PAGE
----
Put very bluntly; if Disney’s Elsa had any advice about DLP, it would clearly be as follows…
4. Tool And Policy Complexity Create Hurdles For Insider Risk Management
DLP strikes again! When asked what the challenges were when protecting data from exposure and exfiltration risk from insiders (Insider Risk), 71% cited managing too many false positives, and a close follower with 67% percent of the vote was the complexity of policy creation and deployment. The single largest concern was the fact that 75% of respondents said their tools just couldn’t even talk to each other. These hurdles greatly prohibit organizations’ Insider Risk efforts, exposing them to even greater risk while supposedly addressing it. Rather than making things worse with too many false positives and security alerts, a more holistic Insider Risk security approach as part of a Zero Trust strategy would shift companies from being reactive to threats to proactively identifying Insider Risks — thereby reducing complexity and driving down false positives.
5. The insider also happens to be your biggest security ally!
Face it, when we hear the term “insider” we have preconceived notions about this individual. We’re already thinking “this is a person that stole company data with malicious intent” because it’s the way we’ve been trained to think about the problem. We need to cut that out. Yesterday.
While technology is a big part of solving the Insider Risk problem, we cannot overlook the human side. Security awareness (as I noted in my previous blog: 10 Takeaways from Gartner 2020 Market Guide for Insider Risk Management Solutions) is emerging as a key investment area to mitigating Insider Risk. By turning our employees (the insiders) into security advocates, we empower them to become extensions of our security strategies. Rather than hindering, successful security programs embrace employees as security advocates to support safe data handling and computing use.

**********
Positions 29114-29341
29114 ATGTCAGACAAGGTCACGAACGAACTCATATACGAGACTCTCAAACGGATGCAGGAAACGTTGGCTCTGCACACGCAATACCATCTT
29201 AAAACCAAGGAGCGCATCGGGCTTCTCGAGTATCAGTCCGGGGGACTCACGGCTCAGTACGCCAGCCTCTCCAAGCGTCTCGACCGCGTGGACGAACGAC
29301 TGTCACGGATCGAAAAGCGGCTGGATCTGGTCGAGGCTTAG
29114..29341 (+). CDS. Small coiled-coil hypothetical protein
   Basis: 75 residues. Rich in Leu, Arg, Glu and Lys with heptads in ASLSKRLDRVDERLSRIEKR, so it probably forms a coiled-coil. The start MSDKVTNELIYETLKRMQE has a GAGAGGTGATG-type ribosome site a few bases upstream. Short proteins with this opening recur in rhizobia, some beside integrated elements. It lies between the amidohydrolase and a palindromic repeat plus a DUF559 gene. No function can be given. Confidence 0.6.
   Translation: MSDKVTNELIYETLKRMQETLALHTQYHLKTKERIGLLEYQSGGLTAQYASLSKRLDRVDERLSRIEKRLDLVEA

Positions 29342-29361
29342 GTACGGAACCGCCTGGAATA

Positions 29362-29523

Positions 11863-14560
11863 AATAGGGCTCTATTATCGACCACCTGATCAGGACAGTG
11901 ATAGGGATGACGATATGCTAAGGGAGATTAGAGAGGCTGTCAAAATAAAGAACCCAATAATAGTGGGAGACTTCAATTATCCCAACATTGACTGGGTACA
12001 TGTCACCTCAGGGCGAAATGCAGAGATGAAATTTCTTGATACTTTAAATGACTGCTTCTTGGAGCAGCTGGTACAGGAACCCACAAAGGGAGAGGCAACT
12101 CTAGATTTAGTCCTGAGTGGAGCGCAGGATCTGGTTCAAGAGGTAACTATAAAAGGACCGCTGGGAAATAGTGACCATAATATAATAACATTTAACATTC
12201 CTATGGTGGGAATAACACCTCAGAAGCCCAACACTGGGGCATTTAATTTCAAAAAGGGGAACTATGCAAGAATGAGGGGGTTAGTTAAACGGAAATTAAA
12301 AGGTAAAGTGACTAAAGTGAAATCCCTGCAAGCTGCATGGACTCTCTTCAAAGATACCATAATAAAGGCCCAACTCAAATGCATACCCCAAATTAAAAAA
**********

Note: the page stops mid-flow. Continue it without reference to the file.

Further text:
Insider Risk Management (IRM) will be an established category by the end of 2021 because…
Insider Risk is hard to identify. Because risky insiders have trusted access and know their way around systems, they can be difficult to see and therefore time and attention needs to be paid to doing exactly that.
Complexity — including disconnected tools (75%), false positives (71%), and complex policies (67%) — is the enemy. Security pros need processes for addressing insider risk that make it easy to operate and don’t allow risky insiders to flourish.
Focus is key. A dedicated focus on Insider Risk helps recognize risky users before they cause harm.
Abhik is a senior product marketing manager at Code42 and brings 10+ years of experience in enterprise technology. He is the strategic conduit between the customer, product management, sales and marketing teams. He is passionate about creating compelling content and communications to demonstrate the strengths of tech solutions. Prior to Code42, he served as a global product manager for companies such as Xiotech, Kroll Ontrack and Imation.